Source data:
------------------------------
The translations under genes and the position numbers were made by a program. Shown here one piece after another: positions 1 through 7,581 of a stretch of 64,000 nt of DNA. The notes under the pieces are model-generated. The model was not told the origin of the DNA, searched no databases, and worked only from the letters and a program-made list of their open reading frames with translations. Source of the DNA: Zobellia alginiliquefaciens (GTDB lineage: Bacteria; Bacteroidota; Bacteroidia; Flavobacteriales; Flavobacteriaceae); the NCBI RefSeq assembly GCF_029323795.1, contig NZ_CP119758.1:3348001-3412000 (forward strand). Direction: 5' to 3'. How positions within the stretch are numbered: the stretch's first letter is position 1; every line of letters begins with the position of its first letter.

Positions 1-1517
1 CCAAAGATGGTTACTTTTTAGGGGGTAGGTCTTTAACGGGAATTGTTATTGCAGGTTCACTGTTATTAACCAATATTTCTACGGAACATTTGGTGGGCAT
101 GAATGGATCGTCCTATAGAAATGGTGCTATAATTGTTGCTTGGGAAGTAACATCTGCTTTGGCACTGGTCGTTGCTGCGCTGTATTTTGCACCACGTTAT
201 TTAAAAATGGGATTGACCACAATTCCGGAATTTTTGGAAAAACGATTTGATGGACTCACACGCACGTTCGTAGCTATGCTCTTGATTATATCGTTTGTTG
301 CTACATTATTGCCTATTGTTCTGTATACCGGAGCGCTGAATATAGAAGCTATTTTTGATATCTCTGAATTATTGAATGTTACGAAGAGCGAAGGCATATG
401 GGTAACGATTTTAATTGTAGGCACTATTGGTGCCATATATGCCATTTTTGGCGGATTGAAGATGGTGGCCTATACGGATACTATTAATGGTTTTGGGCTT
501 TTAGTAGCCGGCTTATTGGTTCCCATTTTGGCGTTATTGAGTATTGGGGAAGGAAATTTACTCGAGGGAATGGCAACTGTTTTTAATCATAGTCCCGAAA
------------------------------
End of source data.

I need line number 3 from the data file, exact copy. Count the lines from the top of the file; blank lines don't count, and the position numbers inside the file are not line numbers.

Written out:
1 CCAAAGATGGTTACTTTTTAGGGGGTAGGTCTTTAACGGGAATTGTTATTGCAGGTTCACTGTTATTAACCAATATTTCTACGGAACATTTGGTGGGCAT